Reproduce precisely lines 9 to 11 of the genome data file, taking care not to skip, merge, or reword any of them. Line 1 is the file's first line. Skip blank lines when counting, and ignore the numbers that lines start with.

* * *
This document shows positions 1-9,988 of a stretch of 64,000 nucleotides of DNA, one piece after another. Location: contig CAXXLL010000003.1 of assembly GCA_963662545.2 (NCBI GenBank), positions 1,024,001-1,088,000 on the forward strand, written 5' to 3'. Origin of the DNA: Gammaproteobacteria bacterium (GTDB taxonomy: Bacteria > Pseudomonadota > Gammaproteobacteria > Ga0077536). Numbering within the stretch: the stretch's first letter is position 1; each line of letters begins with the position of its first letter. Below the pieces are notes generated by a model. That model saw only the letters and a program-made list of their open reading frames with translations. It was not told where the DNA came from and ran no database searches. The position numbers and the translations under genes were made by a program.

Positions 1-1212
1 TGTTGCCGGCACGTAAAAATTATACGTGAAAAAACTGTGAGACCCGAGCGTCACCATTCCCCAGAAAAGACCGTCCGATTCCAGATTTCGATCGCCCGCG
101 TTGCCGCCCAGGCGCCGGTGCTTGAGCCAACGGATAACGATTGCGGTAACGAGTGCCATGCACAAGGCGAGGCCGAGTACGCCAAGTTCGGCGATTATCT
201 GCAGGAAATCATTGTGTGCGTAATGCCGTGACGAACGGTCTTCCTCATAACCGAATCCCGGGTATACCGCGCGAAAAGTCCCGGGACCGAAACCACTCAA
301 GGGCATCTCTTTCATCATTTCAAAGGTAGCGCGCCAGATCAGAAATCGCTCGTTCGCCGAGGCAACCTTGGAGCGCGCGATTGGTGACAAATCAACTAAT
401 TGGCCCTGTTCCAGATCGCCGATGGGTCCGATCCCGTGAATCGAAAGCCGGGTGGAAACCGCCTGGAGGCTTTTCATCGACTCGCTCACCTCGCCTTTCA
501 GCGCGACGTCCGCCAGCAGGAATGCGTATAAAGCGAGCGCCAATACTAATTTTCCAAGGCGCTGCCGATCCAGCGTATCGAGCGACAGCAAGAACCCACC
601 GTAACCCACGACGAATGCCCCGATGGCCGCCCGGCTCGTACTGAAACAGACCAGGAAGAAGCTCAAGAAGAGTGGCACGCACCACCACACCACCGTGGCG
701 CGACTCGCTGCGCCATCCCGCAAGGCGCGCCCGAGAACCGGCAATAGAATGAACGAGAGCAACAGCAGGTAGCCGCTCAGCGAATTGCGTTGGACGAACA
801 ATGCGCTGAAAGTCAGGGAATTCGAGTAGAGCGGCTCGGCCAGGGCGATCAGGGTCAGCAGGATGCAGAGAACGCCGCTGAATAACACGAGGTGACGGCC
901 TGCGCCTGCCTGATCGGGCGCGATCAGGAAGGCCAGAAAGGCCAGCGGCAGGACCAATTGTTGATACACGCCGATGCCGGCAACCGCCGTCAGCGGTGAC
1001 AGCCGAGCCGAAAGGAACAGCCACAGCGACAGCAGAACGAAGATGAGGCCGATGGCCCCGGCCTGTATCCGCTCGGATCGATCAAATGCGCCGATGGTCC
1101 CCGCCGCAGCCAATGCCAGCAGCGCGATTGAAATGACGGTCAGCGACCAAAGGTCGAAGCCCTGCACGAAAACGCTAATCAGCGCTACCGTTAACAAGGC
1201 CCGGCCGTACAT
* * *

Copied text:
601 GTAACCCACGACGAATGCCCCGATGGCCGCCCGGCTCGTACTGAAACAGACCAGGAAGAAGCTCAAGAAGAGTGGCACGCACCACCACACCACCGTGGCG
701 CGACTCGCTGCGCCATCCCGCAAGGCGCGCCCGAGAACCGGCAATAGAATGAACGAGAGCAACAGCAGGTAGCCGCTCAGCGAATTGCGTTGGACGAACA
801 ATGCGCTGAAAGTCAGGGAATTCGAGTAGAGCGGCTCGGCCAGGGCGATCAGGGTCAGCAGGATGCAGAGAACGCCGCTGAATAACACGAGGTGACGGCC